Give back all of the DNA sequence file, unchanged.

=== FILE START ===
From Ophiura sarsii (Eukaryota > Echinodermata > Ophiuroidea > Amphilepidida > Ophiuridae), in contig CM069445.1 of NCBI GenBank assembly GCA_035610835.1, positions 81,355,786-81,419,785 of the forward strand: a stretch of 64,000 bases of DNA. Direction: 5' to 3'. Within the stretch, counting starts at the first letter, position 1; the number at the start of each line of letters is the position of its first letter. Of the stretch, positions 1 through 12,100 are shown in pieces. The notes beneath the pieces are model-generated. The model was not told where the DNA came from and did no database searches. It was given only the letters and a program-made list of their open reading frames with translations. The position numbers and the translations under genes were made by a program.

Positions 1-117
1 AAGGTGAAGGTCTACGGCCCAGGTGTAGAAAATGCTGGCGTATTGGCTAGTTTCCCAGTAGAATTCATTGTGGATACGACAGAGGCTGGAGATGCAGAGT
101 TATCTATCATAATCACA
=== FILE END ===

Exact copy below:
From Ophiura sarsii (Eukaryota > Echinodermata > Ophiuroidea > Amphilepidida > Ophiuridae), in contig CM069445.1 of NCBI GenBank assembly GCA_035610835.1, positions 81,355,786-81,419,785 of the forward strand: a stretch of 64,000 bases of DNA. Direction: 5' to 3'. Within the stretch, counting starts at the first letter, position 1; the number at the start of each line of letters is the position of its first letter. Of the stretch, positions 1 through 12,100 are shown in pieces. The notes beneath the pieces are model-generated. The model was not told where the DNA came from and did no database searches. It was given only the letters and a program-made list of their open reading frames with translations. The position numbers and the translations under genes were made by a program.

Positions 1-117
1 AAGGTGAAGGTCTACGGCCCAGGTGTAGAAAATGCTGGCGTATTGGCTAGTTTCCCAGTAGAATTCATTGTGGATACGACAGAGGCTGGAGATGCAGAGT
101 TATCTATCATAATCACA